35 U.S.C. § 112(f) (post-AIA) permits an element of a claim to be recited “as a means or step for performing a specified function without the recital of structure,” but only if at least one corresponding structure that may perform the claimed function is described in the specification. The claim will then be construed to cover that described structure as well as any “equivalents thereof.” Though functional language thus offers the benefit of broader coverage from a single claim limitation, if at least one corresponding structure is not described in the specification, “all means or methods of resolving the problem may be encompassed by the claim,” which can lead not only to abstractness issues as in the case of the ‘834 patent, but enablement and indefiniteness issues as well. MPEP § 2173.05(g), referring to Ariad Pharmaceuticals., Inc. v. Eli Lilly & Co., 598 F.3d 1336, 1353, 94 USPQ2d 1161, 1173 (Fed. Cir. 2010) (en banc). Thus, it is vital to ensure that the specification is carefully drafted to disclose at least one structure corresponding to each claimed function. When combined with structural description, practitioners may also consider that functional claim recitations may be valuable in clarifying that claim recitations cannot be performed by a human in order to address patent eligibility as it relates to mental processes (e.g., clarifying that a computer-implemented process cannot be performed by the human mind). Lastly, the Western Digital v. Viasat decision urges patent practitioners to be aware of using generic claim language (e.g., “device,” “mechanism,” “unit,” “component,” etc.), which may be considered abstract and non-inventive. In sum, if choosing a functional approach, patent practitioners should consider the connotation of potentially generic terms, while also strategically defining function-performing structure in the specification to support any functional claim language.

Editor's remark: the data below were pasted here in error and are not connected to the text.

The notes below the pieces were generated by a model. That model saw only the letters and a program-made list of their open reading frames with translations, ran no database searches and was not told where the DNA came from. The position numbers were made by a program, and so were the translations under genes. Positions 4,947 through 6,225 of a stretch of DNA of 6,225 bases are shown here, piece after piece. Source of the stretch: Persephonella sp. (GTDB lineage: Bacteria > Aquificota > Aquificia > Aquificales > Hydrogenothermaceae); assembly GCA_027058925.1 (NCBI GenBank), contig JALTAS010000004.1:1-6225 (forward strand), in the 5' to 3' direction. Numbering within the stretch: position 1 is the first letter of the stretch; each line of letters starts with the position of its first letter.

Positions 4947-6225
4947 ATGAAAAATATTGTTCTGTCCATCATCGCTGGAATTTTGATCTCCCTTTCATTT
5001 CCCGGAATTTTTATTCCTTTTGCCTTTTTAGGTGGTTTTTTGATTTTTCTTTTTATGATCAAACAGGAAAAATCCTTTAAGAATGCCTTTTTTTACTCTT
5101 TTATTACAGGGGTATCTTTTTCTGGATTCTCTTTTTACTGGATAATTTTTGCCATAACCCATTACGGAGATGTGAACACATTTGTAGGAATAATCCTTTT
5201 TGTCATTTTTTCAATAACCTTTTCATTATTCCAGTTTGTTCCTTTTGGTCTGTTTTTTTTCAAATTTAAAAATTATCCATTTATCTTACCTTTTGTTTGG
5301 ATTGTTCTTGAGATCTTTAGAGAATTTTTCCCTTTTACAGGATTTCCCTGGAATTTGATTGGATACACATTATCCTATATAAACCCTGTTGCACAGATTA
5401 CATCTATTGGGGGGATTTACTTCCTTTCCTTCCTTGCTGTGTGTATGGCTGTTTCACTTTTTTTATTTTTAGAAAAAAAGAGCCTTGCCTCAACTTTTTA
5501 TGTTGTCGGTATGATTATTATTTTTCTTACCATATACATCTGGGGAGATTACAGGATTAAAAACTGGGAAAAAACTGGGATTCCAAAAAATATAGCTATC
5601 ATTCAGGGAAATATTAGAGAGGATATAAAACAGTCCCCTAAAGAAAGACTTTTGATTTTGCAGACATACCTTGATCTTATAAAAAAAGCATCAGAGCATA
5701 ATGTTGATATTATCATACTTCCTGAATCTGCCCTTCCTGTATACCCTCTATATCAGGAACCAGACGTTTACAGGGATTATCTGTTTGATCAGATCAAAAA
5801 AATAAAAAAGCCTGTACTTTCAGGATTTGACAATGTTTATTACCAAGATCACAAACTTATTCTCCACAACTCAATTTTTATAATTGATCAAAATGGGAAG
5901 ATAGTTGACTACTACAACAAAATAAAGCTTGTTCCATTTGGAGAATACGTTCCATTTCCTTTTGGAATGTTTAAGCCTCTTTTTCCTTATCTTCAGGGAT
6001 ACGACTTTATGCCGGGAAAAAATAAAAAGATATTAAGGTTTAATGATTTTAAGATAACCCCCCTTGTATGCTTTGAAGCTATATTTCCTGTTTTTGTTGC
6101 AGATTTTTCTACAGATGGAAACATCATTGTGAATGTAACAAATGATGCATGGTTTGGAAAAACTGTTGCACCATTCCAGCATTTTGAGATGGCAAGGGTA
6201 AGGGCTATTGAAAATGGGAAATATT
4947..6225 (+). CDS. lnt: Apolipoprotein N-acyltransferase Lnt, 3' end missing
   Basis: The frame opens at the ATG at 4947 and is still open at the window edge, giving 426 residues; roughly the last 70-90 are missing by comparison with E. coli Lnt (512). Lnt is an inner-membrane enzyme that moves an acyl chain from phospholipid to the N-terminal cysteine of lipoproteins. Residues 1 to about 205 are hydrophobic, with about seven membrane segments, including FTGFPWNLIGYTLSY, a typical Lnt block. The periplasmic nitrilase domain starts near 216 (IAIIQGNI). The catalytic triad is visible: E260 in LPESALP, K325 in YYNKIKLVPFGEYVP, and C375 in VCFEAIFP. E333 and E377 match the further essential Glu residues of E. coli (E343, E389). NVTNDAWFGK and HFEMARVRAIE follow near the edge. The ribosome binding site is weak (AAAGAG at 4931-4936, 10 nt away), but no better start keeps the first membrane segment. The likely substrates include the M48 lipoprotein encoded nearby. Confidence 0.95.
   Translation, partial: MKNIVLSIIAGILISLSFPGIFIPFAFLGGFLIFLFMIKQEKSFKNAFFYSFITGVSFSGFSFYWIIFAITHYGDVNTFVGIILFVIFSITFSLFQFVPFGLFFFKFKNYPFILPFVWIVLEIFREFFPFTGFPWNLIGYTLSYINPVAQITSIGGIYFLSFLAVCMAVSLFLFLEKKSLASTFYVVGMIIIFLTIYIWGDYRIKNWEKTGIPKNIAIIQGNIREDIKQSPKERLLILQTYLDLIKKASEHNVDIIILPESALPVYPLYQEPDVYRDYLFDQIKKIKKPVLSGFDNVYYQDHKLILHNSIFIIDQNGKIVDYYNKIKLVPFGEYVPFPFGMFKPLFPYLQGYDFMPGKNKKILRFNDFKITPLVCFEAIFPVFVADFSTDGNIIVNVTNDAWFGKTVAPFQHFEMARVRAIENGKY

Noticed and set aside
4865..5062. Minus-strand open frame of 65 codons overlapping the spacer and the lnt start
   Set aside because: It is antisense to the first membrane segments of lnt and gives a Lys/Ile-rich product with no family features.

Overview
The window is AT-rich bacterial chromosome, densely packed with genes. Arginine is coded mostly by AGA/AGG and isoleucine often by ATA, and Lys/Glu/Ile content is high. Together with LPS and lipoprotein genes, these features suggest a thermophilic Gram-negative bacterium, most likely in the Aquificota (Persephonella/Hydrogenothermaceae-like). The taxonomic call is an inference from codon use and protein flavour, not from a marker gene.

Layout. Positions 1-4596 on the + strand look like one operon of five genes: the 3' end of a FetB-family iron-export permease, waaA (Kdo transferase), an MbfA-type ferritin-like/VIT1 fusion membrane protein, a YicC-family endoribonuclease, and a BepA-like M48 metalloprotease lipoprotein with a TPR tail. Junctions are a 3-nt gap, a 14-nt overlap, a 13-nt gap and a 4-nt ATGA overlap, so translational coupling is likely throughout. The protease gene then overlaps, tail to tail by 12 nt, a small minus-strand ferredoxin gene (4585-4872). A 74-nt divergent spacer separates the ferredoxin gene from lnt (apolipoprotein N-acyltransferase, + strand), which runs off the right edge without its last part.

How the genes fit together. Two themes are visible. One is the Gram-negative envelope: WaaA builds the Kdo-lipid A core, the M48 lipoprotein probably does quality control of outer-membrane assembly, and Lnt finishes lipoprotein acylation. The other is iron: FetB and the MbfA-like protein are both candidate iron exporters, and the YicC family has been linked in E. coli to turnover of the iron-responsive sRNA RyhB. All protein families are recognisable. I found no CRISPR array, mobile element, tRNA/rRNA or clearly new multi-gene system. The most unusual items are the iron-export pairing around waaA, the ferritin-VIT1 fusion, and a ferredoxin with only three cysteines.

Drafting Functional Claims Still Risky Post-Alice by Dennis Crouch
Functional Claiming – What is “Structure” and Why is it Important? by Uday Sirohi
Functional Claims by Alexander Pechette

Back To Top